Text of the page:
Blog: Latino Ed Beat
In the past decade, the reading scores of Hispanic and Latino students have improved by half a grade level, yet less than a quarter have tested proficient. And according to a new report by the Child Trends Hispanic Institute, those statistics vary significantly by students’ countries of origin and the states they live in.
Students in the band at Largo High School in Prince George’s County, Maryland, may not all speak the same language, but that difference doesn’t stop them from making music together.
Armando Trull took listeners inside the after-school band program this week in a story for WAMU, in which one student told him it’s OK that some of the students don’t speak English, because “music is the universal language.”
In an effort to diversify its faculty, California Lutheran University is trying a new approach in its hiring.
In a job posting for an assistant professor position, the recently designated Hispanic-serving institution specifies it wants “candidates who can mentor African-American or Latino(a) students and are able to teach courses that deepen student and faculty awareness regarding power dynamics related to race/ethnicity.” The ability to speak Spanish is a plus.
In the Long Beach Unified School District, Superintendent Chris Steinhauser actively recruits students to take Advanced Placement classes.
“Hey ‘John,’ according to our data, you qualify for these AP,” he says he would write in a letter to students in the district. “You need to talk to your mom and dad.”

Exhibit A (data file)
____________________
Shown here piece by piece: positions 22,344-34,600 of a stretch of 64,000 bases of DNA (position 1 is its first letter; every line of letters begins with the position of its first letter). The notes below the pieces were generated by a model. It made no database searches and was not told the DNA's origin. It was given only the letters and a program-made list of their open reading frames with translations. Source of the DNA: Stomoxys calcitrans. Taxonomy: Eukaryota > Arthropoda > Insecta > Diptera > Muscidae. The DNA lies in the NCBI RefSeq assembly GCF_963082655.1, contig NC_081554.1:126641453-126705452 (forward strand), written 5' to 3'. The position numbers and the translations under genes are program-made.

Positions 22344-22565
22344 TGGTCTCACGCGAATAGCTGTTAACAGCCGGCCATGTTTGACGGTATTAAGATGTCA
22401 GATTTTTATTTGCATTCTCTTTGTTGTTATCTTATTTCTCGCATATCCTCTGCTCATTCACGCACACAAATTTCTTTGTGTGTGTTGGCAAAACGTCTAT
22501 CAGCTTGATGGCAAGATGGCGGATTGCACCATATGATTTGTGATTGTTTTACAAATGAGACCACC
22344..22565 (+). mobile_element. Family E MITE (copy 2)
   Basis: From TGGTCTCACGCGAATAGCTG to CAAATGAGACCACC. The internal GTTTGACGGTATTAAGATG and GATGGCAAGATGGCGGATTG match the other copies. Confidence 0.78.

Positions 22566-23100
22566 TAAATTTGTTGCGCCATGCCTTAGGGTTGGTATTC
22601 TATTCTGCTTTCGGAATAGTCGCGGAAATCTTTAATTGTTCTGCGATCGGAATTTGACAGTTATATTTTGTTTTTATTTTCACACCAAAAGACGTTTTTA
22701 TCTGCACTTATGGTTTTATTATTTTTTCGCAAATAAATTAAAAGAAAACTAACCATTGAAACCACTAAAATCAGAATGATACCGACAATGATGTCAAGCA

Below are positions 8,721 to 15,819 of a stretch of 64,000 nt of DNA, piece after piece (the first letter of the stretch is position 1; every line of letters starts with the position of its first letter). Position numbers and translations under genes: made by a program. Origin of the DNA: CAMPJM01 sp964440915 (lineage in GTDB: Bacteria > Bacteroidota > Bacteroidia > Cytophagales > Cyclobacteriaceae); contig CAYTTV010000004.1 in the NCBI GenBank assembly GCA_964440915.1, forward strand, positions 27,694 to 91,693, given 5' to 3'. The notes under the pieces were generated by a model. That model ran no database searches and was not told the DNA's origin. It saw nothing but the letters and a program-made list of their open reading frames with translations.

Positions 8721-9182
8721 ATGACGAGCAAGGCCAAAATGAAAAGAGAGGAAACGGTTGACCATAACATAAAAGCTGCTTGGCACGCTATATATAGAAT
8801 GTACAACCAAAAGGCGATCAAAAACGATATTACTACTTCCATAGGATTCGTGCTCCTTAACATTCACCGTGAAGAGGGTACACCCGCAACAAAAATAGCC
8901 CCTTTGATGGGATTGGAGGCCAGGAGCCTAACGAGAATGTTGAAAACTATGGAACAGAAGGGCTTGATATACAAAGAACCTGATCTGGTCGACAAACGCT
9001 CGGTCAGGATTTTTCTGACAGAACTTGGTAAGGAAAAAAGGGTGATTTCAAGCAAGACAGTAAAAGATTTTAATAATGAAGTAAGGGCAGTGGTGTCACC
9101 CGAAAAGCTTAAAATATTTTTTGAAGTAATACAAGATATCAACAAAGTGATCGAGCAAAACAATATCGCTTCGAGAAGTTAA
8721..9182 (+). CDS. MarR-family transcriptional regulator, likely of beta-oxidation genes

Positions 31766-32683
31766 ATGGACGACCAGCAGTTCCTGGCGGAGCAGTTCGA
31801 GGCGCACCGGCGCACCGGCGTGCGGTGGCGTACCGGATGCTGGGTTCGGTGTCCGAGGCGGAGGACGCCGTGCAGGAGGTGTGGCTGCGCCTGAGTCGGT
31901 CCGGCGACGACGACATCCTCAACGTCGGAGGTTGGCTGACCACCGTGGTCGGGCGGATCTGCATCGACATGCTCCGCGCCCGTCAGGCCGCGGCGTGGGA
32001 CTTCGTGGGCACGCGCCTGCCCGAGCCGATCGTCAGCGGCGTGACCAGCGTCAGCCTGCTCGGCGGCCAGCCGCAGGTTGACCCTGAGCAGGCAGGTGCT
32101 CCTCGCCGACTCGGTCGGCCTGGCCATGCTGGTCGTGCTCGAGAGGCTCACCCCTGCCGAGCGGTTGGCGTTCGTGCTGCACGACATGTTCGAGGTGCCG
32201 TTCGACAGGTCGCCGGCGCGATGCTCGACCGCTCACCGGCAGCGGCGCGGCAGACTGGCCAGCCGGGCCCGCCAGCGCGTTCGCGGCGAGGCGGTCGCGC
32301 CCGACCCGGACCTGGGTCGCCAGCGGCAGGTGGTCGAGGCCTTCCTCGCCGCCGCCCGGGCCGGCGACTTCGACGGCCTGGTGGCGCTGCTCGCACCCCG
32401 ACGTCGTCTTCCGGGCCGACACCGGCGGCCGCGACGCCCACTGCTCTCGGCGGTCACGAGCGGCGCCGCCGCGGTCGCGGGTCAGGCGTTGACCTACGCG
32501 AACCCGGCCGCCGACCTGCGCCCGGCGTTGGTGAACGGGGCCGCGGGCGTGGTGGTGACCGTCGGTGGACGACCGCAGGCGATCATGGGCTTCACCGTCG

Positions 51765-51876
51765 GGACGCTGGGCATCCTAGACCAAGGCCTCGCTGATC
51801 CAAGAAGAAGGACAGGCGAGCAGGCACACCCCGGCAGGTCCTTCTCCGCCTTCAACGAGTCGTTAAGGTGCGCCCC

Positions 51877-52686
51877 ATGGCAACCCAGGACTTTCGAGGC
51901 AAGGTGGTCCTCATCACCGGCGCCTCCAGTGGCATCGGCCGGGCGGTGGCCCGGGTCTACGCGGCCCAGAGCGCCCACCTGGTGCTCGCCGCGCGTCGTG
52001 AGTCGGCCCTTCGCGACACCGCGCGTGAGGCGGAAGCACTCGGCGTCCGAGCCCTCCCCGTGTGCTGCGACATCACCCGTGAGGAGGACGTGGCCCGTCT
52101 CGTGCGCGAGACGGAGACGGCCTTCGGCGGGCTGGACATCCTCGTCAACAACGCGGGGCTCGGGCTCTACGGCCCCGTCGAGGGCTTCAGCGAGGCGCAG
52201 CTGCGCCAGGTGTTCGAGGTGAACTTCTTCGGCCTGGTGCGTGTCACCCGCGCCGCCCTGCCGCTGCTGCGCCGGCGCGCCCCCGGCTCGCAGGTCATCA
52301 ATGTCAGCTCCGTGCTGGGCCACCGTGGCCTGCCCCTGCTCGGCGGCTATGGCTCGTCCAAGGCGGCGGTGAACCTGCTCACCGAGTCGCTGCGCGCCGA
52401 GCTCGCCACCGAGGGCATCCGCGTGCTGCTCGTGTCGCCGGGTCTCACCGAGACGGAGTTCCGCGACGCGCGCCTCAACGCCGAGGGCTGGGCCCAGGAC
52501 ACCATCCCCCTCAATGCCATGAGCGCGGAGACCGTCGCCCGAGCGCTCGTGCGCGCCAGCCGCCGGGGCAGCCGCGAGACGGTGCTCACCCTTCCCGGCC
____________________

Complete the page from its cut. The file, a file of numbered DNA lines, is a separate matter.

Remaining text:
According to a leading economist, the public debate over affirmative action’s role in higher education is missing the point, and could actually lead to worse academic outcomes for students who get a boost from a college’s affirmative action policies. That view, however, is hotly contested by a wide range of scholars.
More students in the District of Columbia Public Schools will have the opportunity to become bilingual starting next year. The school district has announced it will begin three additional dual-language immersion programs in the fall at the elementary, middle and high school levels, for the first time guaranteeing that students who wish to complete all of their preK-12 instruction in both Spanish and English can do so in the district.
It may have ended with some people injured and others in jail, but participants in an effort to stop a Donald Trump rally in Chicago over the weekend are calling their organized protest against the leading Republican presidential candidate a success.
Latinos from low-income backgrounds in Pueblo, Colorado, will soon be able to apply for college scholarships funded by marijuana sales.
Next year — in a move that’s never been done before – the city will earmark an estimated $700,000 in newly generated marijuana-tax revenue to fund scholarships for high school seniors who plan to attend local community colleges and state universities, Rafa Fernandez De Castro reports for Fusion.
A few weeks ago Reina Olivas got on the phone with a freshman college student. “She was having a hard time with the cultural experience, the college experience,” said Olivas, a college mentor who’s in her third year at the University of Texas at Austin. “So I asked her this initial question – ‘Have you gone to office hours?’”
Olivas is part of an eight-person crew at the Dell Scholars Program that connects with 1,500 college students across the country who could use a helpful hint from other students who also are wending their way through higher learning.
The nation’s first and only freestanding College of Ethnic Studies is struggling to pay its debts.
Basketball games between rival Midwestern high schools turned political last week after fans invoked Donald Trump allegedly to intimidate opposing schools with large Latino student populations.
Though white adults are more likely to have a college degree than their black and Hispanic peers, a new study says the value they place on a postsecondary education for their children is not as high as other groups.